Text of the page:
Skiing is a strange sport; one can imagine that when attaching two pieces of wood to your feet and pushing yourself down a mountain, people get hurt. Despite an enormous amount of changes to ski equipment over the past two decades, the rate of injury among skiers remains extremely high. The Oslo Trauma Research Center reports that a competitive freestyle skier is likely to experience anywhere from 19- 24 injuries per 1000 ski runs. The knee in particular is subject to trauma, and is the most frequently injured part of the body.
The issue with skiing is that many of us are unknowingly exposing our bodies to large amounts of external forces. Even by just turning, the outside leg of a skier can be exposed to forces 2.5 times their own body weight, and a skier can experience forces up to 4 times their own body weight after a ski jump. Gravity, the same force that pulls objects down the mountain or out of the air after a jump, can also lead to a season ending injury. In addition, a skier’s knees are further exposed to injury because of the stiff or rigid ski boots being attached to skis, which in some instances work as a lever to bend and twist the knee. Consequently, there is an alarmingly high rate of knee injury associated with skiing; in particular, tearing of the anterior cruciate ligament is shown to account for up to one-fourth of competitive freestyle skiing injuries.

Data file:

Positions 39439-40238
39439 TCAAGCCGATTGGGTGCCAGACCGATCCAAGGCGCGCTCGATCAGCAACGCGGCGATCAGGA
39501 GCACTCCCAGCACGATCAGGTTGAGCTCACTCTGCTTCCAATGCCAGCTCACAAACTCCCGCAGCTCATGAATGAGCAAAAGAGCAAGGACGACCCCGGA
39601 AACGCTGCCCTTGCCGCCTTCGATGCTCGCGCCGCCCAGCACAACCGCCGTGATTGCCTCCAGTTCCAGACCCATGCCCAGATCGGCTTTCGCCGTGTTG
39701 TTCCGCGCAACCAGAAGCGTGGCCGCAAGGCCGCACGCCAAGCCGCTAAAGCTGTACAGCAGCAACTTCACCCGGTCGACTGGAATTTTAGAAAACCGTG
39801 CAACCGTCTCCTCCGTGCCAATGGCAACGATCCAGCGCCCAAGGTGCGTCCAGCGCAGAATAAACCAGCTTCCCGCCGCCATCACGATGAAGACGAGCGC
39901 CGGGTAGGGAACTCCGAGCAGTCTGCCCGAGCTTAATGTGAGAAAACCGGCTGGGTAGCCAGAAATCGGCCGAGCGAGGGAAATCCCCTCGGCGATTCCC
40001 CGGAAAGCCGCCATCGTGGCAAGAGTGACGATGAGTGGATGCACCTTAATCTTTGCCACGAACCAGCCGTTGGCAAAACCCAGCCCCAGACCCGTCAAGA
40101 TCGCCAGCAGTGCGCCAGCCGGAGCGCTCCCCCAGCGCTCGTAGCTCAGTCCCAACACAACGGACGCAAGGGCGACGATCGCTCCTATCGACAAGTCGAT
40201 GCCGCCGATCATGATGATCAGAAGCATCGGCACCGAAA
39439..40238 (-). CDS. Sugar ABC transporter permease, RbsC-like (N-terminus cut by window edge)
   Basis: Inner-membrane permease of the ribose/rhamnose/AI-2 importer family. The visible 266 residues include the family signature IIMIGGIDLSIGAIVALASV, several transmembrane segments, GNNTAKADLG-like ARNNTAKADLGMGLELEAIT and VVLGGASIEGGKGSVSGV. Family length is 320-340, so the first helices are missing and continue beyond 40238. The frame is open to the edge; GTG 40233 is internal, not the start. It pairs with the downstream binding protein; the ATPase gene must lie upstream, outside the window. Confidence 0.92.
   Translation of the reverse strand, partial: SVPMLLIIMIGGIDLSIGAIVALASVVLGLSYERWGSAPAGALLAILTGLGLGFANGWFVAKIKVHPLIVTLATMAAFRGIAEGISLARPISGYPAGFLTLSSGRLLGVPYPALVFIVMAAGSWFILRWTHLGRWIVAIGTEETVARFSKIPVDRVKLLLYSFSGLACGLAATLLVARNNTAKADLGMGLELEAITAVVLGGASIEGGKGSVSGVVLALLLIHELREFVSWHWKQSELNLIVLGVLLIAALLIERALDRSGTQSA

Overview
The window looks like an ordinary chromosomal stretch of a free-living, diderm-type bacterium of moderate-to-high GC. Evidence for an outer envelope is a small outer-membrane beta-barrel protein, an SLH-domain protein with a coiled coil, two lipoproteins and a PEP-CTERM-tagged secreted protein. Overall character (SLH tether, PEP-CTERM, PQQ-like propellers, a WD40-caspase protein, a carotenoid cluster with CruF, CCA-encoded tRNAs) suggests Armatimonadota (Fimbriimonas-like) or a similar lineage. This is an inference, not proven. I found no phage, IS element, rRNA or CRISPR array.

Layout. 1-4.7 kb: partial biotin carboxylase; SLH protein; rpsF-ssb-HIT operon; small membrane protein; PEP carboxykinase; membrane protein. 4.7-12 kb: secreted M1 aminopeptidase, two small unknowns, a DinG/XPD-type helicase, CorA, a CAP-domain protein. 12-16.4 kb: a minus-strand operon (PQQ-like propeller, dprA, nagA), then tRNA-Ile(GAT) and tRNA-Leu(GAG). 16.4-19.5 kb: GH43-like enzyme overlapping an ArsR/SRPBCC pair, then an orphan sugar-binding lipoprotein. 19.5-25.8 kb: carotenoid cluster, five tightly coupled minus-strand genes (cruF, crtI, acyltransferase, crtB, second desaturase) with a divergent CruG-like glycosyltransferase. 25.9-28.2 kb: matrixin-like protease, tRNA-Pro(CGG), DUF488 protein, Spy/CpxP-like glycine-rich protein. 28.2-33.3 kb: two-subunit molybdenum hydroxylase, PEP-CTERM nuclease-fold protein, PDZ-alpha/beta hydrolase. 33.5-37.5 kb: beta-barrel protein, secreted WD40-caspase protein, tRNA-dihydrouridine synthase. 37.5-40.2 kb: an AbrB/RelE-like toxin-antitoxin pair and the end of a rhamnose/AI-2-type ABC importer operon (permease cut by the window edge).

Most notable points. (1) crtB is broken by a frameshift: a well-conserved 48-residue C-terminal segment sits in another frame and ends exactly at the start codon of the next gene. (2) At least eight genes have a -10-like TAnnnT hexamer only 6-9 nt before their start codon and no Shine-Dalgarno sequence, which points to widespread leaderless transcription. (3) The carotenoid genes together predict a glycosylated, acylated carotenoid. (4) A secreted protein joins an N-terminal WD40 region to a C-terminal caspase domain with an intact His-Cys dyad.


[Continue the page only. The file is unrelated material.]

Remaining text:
When you looks at research examining the situations and precursors that lead to skiing injuries, knee injuries typically occur when a skier loses balance while turning, when they catch an edge or when a skier lands with their weight backwards after a bump or jump. These situations will often occur because of a skier’s knee collapsing inwards (valgus), a skier landing with a stiff or unbent knee (hyperextension), a skier landing with their hips displaced below their knees (deep knee flexion), or an unexpected internal rotation of the knee. These movements place a considerable amount of force on the knee joint, and can cause the ACL to rupture. It is worth noting that to my knowledge there is no research that has currently examined the mechanisms or frequent causes of ACL injury in park, pipe or freeskiing.
We all participate in the same sport. Why is it that some people sustain injuries while others do not? Certainly there is an element of bad luck, and knee injuries can be caused by a seemingly ‘freak’ accident or by factors outside of the body that cannot be controlled, such as heavy snow or an icy landing. As well, unfortunately, certain people are more prone to sustaining a major knee injury due to their anatomical build or a physiological predisposition to the injury.
There are, however, several factors both inside and outside of the body that can be modified to reduce the likelihood of knee injuries. Modifications that can be made outside the body to potentially reduce knee injuries include adjustment of terrain parks, ensuring that a skier has the appropriate length of ski, proper adjustment of bindings or correct fitting of boots.